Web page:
This is one of the only times a doctor who is deaf will be featured prominently on primetime television. How does it feel to be at the forefront of crucial cultural moments like this one?
I couldn’t believe it when I found out Dr. Riley was going to be one of the first deaf doctors not just on Grey’s, but on all of television. I was like, "No, that can’t be right?" There is a whole organization for deaf people in the medical field called the AMPHL that I followed even before I did this, because I’m a nerd like that, so it’s something that is very real but hasn’t been represented before. And they work tirelessly to make real and exciting change in the field. I’m so incredibly honored to help shine a light on what they do. I think having a deaf doctor on a show like this could change, even save lives. But I think what’s most incredible about it is the level of collaboration that happened behind the scenes in order to make this come to life. Grey’s didn’t just collaborate with me, they also reached out to several other deaf doctors to make sure that what they were writing was accurate. I really don’t think Dr. Riley could or should have happened any other way. Maybe that’s why she is one of the first. Maybe that’s how she had to be brought to life.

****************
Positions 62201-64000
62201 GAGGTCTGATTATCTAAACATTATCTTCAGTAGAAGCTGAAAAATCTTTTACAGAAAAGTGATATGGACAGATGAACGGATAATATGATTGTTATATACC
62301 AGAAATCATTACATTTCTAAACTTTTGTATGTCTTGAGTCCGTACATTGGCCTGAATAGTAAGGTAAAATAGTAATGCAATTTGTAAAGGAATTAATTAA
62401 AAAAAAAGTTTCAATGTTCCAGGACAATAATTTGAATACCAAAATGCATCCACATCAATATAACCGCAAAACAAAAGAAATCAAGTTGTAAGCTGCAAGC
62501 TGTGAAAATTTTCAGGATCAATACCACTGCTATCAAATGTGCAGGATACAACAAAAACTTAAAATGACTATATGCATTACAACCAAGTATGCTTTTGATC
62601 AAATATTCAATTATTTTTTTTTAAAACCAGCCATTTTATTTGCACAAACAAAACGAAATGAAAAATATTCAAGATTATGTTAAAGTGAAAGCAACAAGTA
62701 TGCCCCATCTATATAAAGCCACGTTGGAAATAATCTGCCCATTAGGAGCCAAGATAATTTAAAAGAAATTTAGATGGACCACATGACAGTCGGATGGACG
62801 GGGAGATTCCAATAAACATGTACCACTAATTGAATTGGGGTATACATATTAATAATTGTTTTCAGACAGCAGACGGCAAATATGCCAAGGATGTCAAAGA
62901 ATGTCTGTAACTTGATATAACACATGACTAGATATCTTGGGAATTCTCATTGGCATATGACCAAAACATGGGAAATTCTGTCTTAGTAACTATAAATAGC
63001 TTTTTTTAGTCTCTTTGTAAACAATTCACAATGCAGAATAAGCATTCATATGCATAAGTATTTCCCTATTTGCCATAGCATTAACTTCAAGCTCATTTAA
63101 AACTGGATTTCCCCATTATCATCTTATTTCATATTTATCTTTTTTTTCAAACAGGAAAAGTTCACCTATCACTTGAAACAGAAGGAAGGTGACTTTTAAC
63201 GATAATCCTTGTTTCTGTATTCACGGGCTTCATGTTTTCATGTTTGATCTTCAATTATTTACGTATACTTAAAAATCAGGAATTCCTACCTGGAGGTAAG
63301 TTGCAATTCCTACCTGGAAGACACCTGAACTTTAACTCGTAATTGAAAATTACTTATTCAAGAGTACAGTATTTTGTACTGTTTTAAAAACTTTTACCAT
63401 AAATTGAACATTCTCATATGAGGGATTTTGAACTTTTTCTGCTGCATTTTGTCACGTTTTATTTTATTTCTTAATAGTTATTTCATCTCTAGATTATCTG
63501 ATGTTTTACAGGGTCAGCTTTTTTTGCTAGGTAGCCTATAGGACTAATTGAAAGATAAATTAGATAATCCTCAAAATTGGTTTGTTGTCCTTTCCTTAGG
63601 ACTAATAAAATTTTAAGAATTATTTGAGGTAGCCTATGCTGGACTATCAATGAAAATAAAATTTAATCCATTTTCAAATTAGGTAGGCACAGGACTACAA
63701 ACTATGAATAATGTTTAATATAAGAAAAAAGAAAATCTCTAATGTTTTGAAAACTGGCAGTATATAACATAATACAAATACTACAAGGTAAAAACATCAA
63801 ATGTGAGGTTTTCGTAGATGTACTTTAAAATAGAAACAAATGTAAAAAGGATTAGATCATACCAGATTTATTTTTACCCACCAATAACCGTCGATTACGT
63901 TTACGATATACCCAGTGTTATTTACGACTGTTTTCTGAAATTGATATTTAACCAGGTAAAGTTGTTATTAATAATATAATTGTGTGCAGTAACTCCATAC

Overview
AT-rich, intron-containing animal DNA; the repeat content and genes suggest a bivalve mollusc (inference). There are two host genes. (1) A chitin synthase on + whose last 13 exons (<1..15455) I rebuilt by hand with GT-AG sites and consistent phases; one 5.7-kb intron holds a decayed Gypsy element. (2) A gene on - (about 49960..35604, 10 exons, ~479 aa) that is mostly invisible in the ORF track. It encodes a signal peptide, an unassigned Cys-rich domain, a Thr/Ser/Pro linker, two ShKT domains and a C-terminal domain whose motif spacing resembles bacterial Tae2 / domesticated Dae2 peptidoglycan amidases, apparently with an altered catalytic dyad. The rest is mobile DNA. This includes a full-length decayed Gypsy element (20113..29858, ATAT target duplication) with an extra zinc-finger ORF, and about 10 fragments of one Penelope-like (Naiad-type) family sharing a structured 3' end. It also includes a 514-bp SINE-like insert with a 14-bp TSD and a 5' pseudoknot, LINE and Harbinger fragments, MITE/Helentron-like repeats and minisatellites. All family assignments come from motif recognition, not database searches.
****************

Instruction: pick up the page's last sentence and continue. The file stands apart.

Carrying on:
What conversations did you have with the producers and writers about making sure Dr. Riley's experiences and abilities were portrayed accurately? Did they seek out your guidance throughout the process?
Grey’s was the most collaborative experience I’ve ever had on a show that was not mine. Apart from that initial two-hour-long conversation we had in the writers' room where I brought folders of research I’d done and the ideas they’d inspired, I got to share thoughts on the scripts when they were ready. It didn’t matter if they were bigger character thoughts or tiny things like me not being able to pronounce a specific word and needing to swap it out, they were always super-receptive to them. Jesse Williams, who directed Dr. Riley’s first episode, also asked to meet with me before we shot to map out not just how Riley would communicate, but also the kind of stuff I’d need from him blocking-wise as a deaf actor. He honestly blew me away. I’ve never met someone who understood the deaf experience as immediately and viscerally as he did. Krista even allowed me to work with the editors in order to give visual notes on the cuts. It was next level amazing.
What was important to you in your portrayal of this character?